• June 24th, 2019
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Private schools discriminate against under-performers - Nanso

Albertina Nakale Windhoek-The Namibia National Students Organisation (Nanso) says the 2018 matric results reveal one discriminatory feature that exacerbates the legacy of educational injustice and inequality, namely exclusivism, adding that it also observed a disturbing and worrying trend from private schools. The Nanso leadership feels private schools tend to avoid under-performance and have a strategy to maintain high matric pass rates by employing exclusionary policies – particularly charging exorbitant school development fees and applying selective, discriminatory enrolment criteria and controlled high-level subscription for learners. “On this we call on the ministry of education to keep private schools in check,” said Nanso president Ester Simon. The top ten candidates with the best overall performance nationally in six 2017 Grade 12 Namibia Senior Secondary Certificate (NSSC) Ordinary Level exams at private schools are all from Kavango’s St Boniface College. Nanso noted the 2017 matric results also reveal regional inequality in terms of performance, as most central or urbanised schools have better access to resources and infrastructure. Out of 22,091 full-time candidates who registered for Grade 12 Ordinary Level in 2017, a total of 8,632 students qualified for tertiary education. In 2016 the percentage stood at 36.8 percent representing 7,772 candidates who had qualified for university. Simon said this is evident in schools in Khomas, Otjozondjupa, Oshikoto and Erongo regions because of access to higher level subjects and experienced teachers. They have quality results compared to rural schools that are under-resourced, many of which are challenged with no access to equipped libraries, textbooks, hostel accommodation, water, electricity and/or sanitation. “Matric performance over the last five years illustrates massive inequalities within education in Namibia. Rural regions such as Ohangwena have the most under-resourced and poorest schools. They have a high number of schools without water, electricity or sanitation. As a result, they also consistently record pass rates well below the national average,” she observed. On the other hand, she said, regions like Erongo perform better than the average. According to her this is to be expected, with less of their schools lacking water, electricity or sanitation and the best teacher-to-learner ratios in both primary and secondary schools. Ultimately, she stressed, access to resources is an important factor influencing matric performance. She said most learners from public ordinary schools with the lowest pass rates are from poorly resourced schools. “The differing and unequal education system between economic classes perpetuates racial inequalities. Class, race and inequality are interconnected in Namibia. Education is supposed to offer a way out of poverty for future generations, transforming existing patterns of inequality. Instead, our school system intellectually dispossesses learners who attend poor schools – exacerbating our legacy of educational injustice and inequality.” In interpreting the 2017 results, she opined one must therefore look at which regions, circuits, and schools are succeeding, and which ones are falling further and further behind. Nanso called upon the Ministry of Education, Arts and Culture to release statistics covering all areas of inequality such as rural versus urban, informal settlements versus suburban, former white schools against former black schools. Nanso feels matric result celebrations are premature, because the overall results are worrying and very concerning. Nanso is worried about the pass rate that is below the national development target of 40 percent. “We are concerned about the average pass rate of 39.3 percent, and the consistently low performance that has for the past five years been below 60 percent.” Nanso’s analysis of the matric results are based on the system, because the matric pass rate of 39.3 percent does not reflect a complete picture, as these results only show results of those who managed to stay in the system for 12 years, it says. Nanso adds that the 2018 matric results evidently demonstrate their long-held critical view of the unequal basic education system, that reflects class, gender, racial inequalities and contradictions, that are manifested through performance patterns and trends. “Matric results do not honestly represent the state of education in Namibia – several contextual factors must be taken into account,” Simon critiqued.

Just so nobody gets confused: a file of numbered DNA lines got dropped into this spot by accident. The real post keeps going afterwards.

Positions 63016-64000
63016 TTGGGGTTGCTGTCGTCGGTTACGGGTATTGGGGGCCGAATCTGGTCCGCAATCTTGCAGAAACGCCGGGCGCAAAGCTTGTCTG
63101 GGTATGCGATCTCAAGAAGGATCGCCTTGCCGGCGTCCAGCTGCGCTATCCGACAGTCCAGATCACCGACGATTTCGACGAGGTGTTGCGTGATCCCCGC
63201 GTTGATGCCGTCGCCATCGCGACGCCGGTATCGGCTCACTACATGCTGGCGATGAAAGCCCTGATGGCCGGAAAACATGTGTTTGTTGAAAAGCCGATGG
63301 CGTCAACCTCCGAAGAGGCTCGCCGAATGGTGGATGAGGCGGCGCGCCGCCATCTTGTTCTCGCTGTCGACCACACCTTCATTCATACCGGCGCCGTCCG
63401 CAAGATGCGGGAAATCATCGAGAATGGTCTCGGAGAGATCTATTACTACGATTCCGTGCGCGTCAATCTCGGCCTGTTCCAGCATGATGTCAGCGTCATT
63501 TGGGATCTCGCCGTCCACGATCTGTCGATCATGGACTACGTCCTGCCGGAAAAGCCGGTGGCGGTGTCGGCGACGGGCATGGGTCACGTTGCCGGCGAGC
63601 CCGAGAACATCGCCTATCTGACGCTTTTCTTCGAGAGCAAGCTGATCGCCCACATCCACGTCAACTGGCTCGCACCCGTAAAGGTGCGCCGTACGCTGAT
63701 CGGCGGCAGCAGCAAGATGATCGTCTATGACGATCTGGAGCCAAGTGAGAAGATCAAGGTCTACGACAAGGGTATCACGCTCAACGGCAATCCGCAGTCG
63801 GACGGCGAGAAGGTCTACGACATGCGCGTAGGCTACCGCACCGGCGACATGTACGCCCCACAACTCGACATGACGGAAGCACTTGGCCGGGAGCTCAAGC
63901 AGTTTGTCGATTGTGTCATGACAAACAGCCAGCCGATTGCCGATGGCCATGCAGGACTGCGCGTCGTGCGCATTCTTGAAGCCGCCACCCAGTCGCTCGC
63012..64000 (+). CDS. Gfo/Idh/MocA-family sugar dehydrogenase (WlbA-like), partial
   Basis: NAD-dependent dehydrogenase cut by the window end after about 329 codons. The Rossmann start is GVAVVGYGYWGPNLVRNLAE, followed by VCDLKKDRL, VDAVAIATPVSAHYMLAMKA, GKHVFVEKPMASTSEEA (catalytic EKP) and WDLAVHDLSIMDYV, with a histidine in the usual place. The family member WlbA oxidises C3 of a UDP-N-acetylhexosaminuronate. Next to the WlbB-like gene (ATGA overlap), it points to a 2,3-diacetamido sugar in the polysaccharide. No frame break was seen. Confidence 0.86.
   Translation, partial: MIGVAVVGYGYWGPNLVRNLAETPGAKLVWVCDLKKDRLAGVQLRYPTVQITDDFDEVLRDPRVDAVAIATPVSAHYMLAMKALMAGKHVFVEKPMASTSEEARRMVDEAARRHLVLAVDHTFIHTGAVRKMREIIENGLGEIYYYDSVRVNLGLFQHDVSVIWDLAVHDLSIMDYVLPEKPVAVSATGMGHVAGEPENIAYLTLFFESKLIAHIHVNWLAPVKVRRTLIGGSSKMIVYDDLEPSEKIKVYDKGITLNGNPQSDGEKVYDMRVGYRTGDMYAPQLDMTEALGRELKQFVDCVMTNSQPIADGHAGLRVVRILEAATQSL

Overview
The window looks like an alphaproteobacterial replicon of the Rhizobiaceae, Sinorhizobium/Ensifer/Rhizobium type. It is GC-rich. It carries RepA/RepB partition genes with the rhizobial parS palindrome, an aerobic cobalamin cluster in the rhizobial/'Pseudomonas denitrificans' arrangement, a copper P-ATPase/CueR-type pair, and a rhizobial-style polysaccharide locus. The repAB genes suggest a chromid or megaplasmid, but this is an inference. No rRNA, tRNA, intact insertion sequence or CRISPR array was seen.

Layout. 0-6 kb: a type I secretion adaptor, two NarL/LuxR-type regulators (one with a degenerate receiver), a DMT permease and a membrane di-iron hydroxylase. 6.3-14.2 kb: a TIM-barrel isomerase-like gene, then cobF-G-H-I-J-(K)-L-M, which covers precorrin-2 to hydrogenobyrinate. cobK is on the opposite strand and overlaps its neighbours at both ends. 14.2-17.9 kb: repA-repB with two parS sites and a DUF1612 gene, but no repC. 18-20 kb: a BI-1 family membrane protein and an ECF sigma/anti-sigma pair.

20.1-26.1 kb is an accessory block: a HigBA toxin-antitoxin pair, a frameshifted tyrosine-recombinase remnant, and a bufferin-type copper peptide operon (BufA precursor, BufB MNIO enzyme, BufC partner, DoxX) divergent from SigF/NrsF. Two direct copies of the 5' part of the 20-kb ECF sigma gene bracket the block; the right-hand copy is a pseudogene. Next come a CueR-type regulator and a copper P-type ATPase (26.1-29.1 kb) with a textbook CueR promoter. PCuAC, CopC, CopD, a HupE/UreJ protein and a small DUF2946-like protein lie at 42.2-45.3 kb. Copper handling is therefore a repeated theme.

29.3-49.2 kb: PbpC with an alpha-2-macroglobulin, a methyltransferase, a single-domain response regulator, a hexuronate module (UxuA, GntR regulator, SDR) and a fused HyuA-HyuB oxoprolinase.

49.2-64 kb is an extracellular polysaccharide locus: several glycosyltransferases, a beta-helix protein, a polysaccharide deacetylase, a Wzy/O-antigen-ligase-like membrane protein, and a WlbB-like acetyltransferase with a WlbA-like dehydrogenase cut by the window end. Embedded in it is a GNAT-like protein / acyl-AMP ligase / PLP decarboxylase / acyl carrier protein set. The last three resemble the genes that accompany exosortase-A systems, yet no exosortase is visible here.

New Era Reporter
2018-01-18 09:16:17 1 years ago

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